- Register the PT with the Ministry of Law and Human Rights. The application to register the PT with the Ministry of Law and Human Rights is submitted by a notary as the proxy for the founding shareholders.
- Register the articles of association with the Ministry of Trade. Following the Ministry of Law and Human Rights' approval of the PT's articles of association, the PT must be registered in the company registry at the relevant regional office of the Ministry of Trade within three months of starting business. A company registration certificate will be issued on filing and is valid for five years. The first Ministry of Trade registration is handled by a notary.
- Publish the articles of association in the state gazette. Following the Ministry of Law and Human Rights' approval and Ministry of Trade registration, the articles of association must be submitted to the state printing office for publication in the supplement to the state gazette. This step is traditionally handled by a notary. Article 30 of Law No. 40 of 2007 regarding limited liability companies (Company Law) requires the Ministry of Law and Human Rights to announce the deed of establishment of the PT along with the ministry's approval in the supplement to the state gazette within 14 days of that approval.
The average timeline to establish a PT is a month, while the establishment of a limited liability company with foreign ownership (PT PMA) may take six to eight weeks. The fee involved in the establishment of a PT is the notary fee, which varies from one notary to another.
A limited liability company must have articles of association as required by Law No. 40 of 2007 regarding limited liability companies (Company Law). While the Company Law does not provide model articles of association it enumerates the minimum contents that must be incorporated in the articles of association. These include:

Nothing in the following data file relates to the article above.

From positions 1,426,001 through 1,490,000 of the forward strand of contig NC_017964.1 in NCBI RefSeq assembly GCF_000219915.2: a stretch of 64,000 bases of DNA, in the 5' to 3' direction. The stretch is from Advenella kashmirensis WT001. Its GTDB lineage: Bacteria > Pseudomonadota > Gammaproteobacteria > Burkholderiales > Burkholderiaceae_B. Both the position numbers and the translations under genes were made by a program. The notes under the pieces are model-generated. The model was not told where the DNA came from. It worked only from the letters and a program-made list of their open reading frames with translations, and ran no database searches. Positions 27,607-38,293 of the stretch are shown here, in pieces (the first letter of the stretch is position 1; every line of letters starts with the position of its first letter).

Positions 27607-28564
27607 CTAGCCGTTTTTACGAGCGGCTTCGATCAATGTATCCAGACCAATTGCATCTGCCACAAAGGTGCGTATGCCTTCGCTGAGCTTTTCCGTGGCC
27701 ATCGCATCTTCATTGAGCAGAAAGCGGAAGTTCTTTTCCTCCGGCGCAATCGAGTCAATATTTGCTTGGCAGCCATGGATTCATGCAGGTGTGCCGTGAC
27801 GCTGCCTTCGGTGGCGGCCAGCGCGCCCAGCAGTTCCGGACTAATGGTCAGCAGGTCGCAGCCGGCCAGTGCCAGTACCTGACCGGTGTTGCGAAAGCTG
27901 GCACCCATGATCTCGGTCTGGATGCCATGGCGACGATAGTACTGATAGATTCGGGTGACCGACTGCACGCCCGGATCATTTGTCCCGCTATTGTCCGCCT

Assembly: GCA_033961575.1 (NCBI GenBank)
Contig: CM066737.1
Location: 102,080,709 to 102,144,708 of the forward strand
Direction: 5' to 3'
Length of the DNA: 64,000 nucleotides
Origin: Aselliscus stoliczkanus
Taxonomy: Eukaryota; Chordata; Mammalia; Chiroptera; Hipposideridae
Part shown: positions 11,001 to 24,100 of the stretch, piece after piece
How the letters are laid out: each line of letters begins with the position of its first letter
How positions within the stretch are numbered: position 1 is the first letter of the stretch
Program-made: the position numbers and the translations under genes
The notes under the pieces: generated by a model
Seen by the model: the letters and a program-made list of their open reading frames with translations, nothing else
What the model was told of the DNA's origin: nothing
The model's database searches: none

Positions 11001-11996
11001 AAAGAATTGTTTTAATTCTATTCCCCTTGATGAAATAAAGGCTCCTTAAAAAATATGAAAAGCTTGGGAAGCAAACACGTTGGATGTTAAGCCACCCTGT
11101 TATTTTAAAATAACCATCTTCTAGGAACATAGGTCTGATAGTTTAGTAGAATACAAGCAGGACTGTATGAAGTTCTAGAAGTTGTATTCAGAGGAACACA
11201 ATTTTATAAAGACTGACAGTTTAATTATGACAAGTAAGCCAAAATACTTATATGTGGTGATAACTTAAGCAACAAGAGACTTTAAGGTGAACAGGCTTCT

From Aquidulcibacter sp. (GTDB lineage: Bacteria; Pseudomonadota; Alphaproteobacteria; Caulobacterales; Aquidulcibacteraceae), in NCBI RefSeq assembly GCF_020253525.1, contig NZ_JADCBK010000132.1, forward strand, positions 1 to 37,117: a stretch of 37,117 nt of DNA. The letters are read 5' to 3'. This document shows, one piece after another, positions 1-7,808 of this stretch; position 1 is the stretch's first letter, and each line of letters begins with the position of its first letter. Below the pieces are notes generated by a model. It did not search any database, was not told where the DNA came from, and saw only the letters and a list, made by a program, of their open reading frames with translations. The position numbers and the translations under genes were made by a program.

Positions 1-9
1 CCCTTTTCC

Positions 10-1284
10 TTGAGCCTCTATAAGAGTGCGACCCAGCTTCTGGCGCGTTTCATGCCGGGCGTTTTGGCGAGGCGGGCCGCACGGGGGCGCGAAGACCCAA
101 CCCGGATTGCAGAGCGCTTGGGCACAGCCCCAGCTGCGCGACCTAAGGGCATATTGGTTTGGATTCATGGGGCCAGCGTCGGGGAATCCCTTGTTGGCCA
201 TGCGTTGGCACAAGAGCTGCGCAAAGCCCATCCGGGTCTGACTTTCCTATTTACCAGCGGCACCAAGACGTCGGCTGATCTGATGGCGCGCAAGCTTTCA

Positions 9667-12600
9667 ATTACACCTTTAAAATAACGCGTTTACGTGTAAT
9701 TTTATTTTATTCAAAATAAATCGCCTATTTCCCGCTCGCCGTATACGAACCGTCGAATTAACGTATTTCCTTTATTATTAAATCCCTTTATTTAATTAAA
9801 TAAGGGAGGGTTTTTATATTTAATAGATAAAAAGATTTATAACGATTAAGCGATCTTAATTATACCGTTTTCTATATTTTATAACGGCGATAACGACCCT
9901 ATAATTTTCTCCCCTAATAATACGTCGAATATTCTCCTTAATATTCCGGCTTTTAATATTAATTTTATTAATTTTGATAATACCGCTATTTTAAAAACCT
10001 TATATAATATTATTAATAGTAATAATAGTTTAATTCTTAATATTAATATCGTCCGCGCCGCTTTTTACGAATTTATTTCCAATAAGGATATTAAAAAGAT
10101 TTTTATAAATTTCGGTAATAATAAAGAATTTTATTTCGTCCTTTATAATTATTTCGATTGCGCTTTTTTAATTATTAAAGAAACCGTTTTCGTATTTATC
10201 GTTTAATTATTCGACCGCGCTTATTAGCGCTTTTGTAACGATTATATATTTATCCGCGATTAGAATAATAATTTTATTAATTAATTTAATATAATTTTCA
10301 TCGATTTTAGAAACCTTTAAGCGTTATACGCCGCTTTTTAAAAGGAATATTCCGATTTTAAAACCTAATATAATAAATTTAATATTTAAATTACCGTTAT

- The name and domicile of the company.
- The purposes, objectives and business activities of the company.
- The period of incorporation of the company.
- The amount of authorised capital, issued capital and paid-up capital.
- The number of shares, shares classification, if any, including the number of shares for each classification, the rights attached to each share and the nominal value of each share.
- The name of the title or position and the number of members of the board of directors and board of commissioners.
- The determination of the place and procedures for holding a general meeting of shareholders.
- The procedures for the appointment, replacement and dismissal of members of the board of directors and board of commissioners.
- The procedure for profit utilization and the distribution of dividends.
The articles of association of a limited liability company are available by request at the Ministry of Law and Human Rights. Shareholders' agreements are commonly used in addition to the articles of association.
This publication is intended for informational purposes only and does not constitute legal advice. Any reliance on the material contained herein is at the user\'s own risk. You should contact a lawyer in your jurisdiction if you require legal advice. All SSEK publications are copyrighted and may not be reproduced without the express written consent of SSEK.